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  • 1.
    Tronvoll, Bård
    et al.
    Inland Norway University of Applied Sciences, 2418 Elverum, Norway; CTF – Service Research Center, Karlstad University, 651 88 Karlstad, Sweden.
    Sklyar, Alexey
    Linköping University, Department of Management and Engineering, Industrial Economics. Linköping University, Faculty of Science & Engineering.
    Sörhammar, David
    Stockholm Business School, Stockholm University, 106 91 Stockholm, Sweden.
    Kowalkowski, Christian
    Linköping University, Department of Management and Engineering, Industrial Economics. Linköping University, Faculty of Science & Engineering.
    Transformational shifts through digital servitization2020In: Industrial Marketing Management, ISSN 0019-8501, E-ISSN 1873-2062Article in journal (Refereed)
    Abstract [en]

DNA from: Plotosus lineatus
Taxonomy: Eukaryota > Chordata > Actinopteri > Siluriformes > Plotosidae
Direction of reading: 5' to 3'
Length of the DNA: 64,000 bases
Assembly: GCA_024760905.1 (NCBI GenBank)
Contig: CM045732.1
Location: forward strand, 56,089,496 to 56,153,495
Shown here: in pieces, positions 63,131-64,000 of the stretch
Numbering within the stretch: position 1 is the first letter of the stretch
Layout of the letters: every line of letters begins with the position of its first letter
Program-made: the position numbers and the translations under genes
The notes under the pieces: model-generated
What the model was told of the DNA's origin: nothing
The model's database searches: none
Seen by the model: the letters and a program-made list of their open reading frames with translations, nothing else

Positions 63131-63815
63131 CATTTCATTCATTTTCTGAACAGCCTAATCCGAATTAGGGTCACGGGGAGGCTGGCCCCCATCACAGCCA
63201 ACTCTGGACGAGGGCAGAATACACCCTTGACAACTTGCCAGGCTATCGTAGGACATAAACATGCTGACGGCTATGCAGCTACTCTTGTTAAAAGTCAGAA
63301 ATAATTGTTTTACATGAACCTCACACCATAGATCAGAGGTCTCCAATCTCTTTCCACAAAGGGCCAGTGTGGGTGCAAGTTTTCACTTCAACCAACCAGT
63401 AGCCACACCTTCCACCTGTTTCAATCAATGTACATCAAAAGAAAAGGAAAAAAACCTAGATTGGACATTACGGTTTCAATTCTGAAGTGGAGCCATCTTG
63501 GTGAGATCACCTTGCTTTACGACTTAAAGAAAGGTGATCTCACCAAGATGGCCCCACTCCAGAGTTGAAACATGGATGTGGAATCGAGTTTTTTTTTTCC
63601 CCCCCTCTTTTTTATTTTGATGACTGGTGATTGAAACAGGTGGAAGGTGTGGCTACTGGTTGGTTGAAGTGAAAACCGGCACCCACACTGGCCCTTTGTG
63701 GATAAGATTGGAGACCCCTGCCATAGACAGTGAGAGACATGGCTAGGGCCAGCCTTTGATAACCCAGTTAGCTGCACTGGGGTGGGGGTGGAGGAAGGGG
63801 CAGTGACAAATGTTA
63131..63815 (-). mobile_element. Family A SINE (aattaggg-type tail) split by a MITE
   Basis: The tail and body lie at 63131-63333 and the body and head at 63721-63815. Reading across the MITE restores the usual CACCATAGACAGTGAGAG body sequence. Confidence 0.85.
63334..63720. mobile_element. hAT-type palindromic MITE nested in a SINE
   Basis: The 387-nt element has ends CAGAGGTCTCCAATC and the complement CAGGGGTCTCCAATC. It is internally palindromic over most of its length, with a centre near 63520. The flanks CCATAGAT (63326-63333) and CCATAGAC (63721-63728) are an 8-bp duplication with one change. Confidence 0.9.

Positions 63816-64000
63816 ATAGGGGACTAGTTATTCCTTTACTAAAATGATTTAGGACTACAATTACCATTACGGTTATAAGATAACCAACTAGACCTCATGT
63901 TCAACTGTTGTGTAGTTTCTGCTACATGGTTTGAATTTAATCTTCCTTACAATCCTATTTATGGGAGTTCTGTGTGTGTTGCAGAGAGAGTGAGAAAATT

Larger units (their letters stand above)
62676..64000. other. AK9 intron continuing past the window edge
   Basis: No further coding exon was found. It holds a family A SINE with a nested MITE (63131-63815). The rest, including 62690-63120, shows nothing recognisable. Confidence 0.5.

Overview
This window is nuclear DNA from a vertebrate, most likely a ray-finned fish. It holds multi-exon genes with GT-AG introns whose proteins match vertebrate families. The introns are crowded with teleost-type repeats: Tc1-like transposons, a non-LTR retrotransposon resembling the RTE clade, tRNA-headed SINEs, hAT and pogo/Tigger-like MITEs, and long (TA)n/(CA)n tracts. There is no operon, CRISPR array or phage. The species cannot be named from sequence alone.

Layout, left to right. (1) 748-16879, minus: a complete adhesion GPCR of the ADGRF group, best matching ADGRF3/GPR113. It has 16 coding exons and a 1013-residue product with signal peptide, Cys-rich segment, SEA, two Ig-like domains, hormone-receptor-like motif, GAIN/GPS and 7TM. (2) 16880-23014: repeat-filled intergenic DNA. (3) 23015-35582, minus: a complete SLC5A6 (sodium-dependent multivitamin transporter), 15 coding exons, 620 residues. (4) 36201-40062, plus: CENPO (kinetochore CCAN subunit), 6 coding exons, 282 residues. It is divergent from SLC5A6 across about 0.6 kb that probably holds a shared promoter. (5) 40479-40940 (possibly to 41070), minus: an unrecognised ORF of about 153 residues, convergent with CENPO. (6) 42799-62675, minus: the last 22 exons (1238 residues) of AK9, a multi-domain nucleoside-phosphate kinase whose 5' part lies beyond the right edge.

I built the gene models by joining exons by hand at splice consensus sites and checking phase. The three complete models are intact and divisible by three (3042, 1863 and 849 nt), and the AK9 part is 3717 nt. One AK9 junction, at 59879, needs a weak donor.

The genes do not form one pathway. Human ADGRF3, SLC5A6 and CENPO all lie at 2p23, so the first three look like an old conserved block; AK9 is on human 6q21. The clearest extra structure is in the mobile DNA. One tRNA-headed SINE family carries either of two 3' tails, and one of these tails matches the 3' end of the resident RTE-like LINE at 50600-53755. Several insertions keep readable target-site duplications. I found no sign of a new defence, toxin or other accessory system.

Manufacturers increasingly look to digitalization to drive service growth. However, success is far from guaranteed, and many firms focus too much on technology. Adopting a discovery-oriented, theories-in-use approach, this study examines the strategic organizational shifts that underpin digital servitization. Notwithstanding strong managerial and academic interest, this link between digitalization and servitization is still under-investigated. Depth interviews with senior executives and managers from a global market leader revealed that to achieve digital service-led growth, a firm and its network need to make three interconnected shifts: (1) from planning to discovery, (2) from scarcity to abundance, and (3) from hierarchy to partnership. Organizational identity, dematerialization, and collaboration play a key role in this transformation. For managers, the study identifies a comprehensive set of strategic change initiatives needed to ensure successful digital servitization. Highlights: • Three strategic organizational shifts are needed for digital servitization success. • The key role of organizational identity, dematerialization, and collaboration • Digital servitization requires changes within both the firm and its entire network. • New business models centered around big data are driving competitive advantage. • Agile mindset and ways of working are imperative for digital servitization.